Break New Ground

Oracle Relates to Bloggers

Guest Author

Here's another nice development on the community front: For the first time, Oracle is issuing blogger credentials for Oracle OpenWorld. A group of "A-listers" (as Scoble calls them) will soon receive (if they haven't already) invitations to accept full conference passes carte blanche, and to enjoy the same type of access that the mainstream press typically does (including a designated blogger area in the press room).

This may seem like a little thing, but for Oracle, it's far from it. It's active acknowledgment that the world has changed (no small feat for a huge corporation), and I applaud everyone involved for making it happen!

Update: At least one invitee (Dennis Howlett) is unimpressed (to say the least) with the fact that T&E will not be covered this year. What do you think about that issue?

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Comments ( 4 )
  • Vincent McBurney Friday, October 12, 2007
    That's a smart move - blogger buzz is one of the cheapest forms of marketing and gives great online search results. I wonder what the professional press guys think of sharing the press room with the part timers!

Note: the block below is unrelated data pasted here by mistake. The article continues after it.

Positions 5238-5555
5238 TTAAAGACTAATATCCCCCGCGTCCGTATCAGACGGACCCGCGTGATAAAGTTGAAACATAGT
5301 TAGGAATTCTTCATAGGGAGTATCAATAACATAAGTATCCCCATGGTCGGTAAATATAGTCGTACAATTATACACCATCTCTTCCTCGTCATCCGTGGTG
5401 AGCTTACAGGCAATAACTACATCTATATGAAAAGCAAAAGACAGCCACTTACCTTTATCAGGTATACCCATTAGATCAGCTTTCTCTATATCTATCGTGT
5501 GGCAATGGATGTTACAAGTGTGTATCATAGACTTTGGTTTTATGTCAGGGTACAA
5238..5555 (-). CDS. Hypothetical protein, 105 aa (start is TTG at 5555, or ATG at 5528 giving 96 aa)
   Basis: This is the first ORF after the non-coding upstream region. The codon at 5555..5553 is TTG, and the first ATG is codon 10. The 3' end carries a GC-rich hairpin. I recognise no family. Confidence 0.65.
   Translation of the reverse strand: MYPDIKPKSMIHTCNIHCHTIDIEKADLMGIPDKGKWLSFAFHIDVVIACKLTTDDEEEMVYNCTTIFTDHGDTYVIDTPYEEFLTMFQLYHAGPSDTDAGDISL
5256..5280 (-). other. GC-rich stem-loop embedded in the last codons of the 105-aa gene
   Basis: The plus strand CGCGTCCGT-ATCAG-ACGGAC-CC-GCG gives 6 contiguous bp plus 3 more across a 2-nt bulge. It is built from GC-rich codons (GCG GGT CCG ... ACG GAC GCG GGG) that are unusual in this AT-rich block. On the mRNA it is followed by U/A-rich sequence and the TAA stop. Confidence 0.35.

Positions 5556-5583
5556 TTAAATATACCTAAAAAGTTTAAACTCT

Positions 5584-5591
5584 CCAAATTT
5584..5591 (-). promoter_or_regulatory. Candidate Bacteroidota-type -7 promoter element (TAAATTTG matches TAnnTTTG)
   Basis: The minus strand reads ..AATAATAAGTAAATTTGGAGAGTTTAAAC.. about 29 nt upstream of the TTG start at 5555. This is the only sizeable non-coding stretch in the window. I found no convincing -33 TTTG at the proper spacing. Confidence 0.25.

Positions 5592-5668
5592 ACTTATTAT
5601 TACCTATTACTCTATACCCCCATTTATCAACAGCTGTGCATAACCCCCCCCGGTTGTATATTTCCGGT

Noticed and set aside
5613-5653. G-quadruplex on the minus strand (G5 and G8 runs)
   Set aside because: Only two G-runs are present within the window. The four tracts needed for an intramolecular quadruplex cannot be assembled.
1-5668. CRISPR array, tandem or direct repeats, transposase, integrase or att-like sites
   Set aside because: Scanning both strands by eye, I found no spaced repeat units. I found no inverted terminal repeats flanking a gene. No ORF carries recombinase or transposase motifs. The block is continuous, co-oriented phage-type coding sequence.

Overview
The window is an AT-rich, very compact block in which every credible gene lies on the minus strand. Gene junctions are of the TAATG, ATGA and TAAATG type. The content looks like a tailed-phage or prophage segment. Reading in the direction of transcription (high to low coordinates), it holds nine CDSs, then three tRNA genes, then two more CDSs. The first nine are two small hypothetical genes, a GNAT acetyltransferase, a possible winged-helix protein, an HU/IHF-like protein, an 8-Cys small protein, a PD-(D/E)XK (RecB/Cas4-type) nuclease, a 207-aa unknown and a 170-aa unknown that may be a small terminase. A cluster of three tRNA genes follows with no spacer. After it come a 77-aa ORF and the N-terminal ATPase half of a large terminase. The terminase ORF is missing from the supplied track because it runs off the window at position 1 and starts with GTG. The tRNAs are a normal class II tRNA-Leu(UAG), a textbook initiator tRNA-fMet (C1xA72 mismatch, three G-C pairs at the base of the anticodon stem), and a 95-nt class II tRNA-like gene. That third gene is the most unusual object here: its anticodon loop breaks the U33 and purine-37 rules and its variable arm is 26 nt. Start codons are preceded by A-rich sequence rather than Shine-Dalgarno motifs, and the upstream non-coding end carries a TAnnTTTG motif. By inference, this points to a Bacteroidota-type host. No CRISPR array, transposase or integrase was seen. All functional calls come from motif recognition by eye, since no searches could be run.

I am impressed by the online networking Oracle have set up for the conference. I wish other vendors were doing the same (nudge nudge IBM).
  • Mark Rittman Sunday, October 14, 2007
    Good news. Will this accreditation be open to attendees who are coming anyway (as speakers, for example) - access to interviews could be useful, also to the press tent.
    regards, Mark
  • Justin Kestelyn Monday, October 15, 2007
    Vinnie, to answer in order:
    A) Yes, this program was approved at the highest levels.
    B) This distinction is understood, but at this point the prevailing view is that T&E should not be covered in order to avoid the appearance of quid pro quo. IMPO this is the right way to go, but who knows - perhaps next year the policy will change.
    C) Among a company of 70K employees, I'm sure you can find plenty who will be comfortable, yes. (As for the comments on your blog - if they are in fact from employees, they made a rather poor personal decision not to identify themselves. It's not a reflection of company policy - the opposite of it, in fact.)
  • Justin Kestelyn Monday, October 15, 2007
    Mark, I'll look into that.
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